As we get into the mid-1400s there are developments in European society that make it feel like a truly new era. You may recall that the Renaissance means "rebirth," and historians have long believed it to be a return to the same exciting level of progress and achievement as Ancient Greece and Rome.
I am going to lay this out in two pages. This one will focus on general historical background and the visual arts. Part II: Music in the Renaissance will focus on the music.
As you digest all of this info, you might want to consult Assignment #11 which will ask you questions about both parts.
Age of Exploration
The Renaissance is the “Age of Discovery,” in which European nations begin to build powerful fleets of ships that can explore (and exploit) the rest of the globe in search of new goods, new markets, and cheap (or forced) labor.
Portugal begins to explore the coast of Africa in 1419, and of course Christopher Columbus sets sail for America in 1492, sponsored by the Spanish monarchs Isabella I and Ferdinand II.
These early efforts at international trade and colonization ushered in a new era of unprecedented wealth for European society.
Perhaps you remember from our earliest units that Medieval books were all handmade, and it was a typical monks' job to sit in the scriptorium and make new copies of treasured volumes.
Johannes Gutenberg's invention of the printing press around 1439 made knowledge a commodity that anyone in the middle or upper classes could buy. This led to a large-scale shift in European intellectual culture.
In a bit of music trivia, the first printer of polyphonic music was a man named Ottaviano Petrucci (1466 – 1539). He's the Gutenberg for music.
Another major upheaval in the Renaissance era is the emergence of new, competing versions of Christianity which are collectively called Protestantism.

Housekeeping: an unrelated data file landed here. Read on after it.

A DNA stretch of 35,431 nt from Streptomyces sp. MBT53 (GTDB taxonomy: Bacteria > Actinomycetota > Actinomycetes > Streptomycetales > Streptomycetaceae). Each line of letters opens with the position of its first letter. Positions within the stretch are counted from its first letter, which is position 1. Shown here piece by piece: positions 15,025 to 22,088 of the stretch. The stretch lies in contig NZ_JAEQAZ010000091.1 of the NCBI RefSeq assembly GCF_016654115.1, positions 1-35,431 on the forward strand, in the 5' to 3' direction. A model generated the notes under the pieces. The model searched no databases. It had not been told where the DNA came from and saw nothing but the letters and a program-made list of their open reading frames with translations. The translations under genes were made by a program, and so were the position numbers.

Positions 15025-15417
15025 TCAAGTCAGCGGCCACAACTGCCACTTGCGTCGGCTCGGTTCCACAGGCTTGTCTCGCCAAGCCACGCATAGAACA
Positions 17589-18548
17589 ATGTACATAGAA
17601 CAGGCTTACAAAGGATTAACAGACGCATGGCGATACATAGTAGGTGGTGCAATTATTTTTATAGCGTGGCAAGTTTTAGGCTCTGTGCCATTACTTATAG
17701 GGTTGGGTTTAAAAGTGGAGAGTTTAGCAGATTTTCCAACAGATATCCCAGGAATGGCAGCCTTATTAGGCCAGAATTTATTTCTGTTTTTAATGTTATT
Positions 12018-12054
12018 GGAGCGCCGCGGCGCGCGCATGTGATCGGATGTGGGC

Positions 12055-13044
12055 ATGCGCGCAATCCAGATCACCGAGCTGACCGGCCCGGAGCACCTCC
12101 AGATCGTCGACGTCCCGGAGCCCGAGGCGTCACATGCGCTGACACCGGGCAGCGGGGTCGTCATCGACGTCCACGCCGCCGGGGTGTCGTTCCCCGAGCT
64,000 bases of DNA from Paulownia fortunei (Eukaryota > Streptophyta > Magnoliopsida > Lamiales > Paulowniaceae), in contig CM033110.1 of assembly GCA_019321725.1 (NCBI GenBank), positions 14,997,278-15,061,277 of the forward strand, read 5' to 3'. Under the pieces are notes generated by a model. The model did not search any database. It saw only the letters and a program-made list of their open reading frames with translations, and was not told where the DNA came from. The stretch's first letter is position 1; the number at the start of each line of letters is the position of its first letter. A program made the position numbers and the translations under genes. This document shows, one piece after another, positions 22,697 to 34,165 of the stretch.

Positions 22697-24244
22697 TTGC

In 1517 Martin Luther posted his Ninety-Five Theses on the door to his local church in Wittenburg, Germany. This was a list of arguments about what he thought the Catholics were doing wrong. In doing so, he invented Lutheranism, a new version of Christianity that rapidly became influential within the German-speaking world.
Also, in 1534 King Henry VIII of England became annoyed when the pope would not let him annul his first marriage. He responded by establishing the Church of England as another competing branch that was independent from Rome.
The existence of competing versions of Christianity changed the character of religion and intellectual life in the Renaissance. Ideas that had once been accepted as a given were now in dispute.
Humanism was an intellectual trend in the Renaissance that seems to have been a consequence of the printing press, among other things. In the Renaissance it became fashionable for an upper-class male to study the "classic" works of Ancient Greece and Rome. They would read Aristotle and Plato, and also a lot of Cicero, who was an expert on rhetoric.
The reason this is a significant shift is because in the Medieval era the Church was seen as the source of all knowledge and wisdom, and there was perhaps a sense that it was all in some way coming directly from God.
In the Renaissance they started to recognize that these pre-Christian figures from the Ancient world had accomplished great things, and that if you could study what they did, maybe you can be great as well. It was a human-centered view of intellectual value. This belief is also why the fields of art, literature and philosophy are still called "the Humanities" - it's supposed to be the reason we are doing what we are doing right now!
(Of course this does not mean that the people of the Renaissance were atheists. They were still very religious, and they would create custom textbooks that blended together the work of people like Plato with Christian thinkers.)
The artist as an individual genius
Leonardo da Vinci
The new focus on individual thinkers from the past also brought about a new appreciation for individual artists. In the Medieval era, everyone is more-or-less an anonymous craftsman, because being famous for creative work is not really a thing.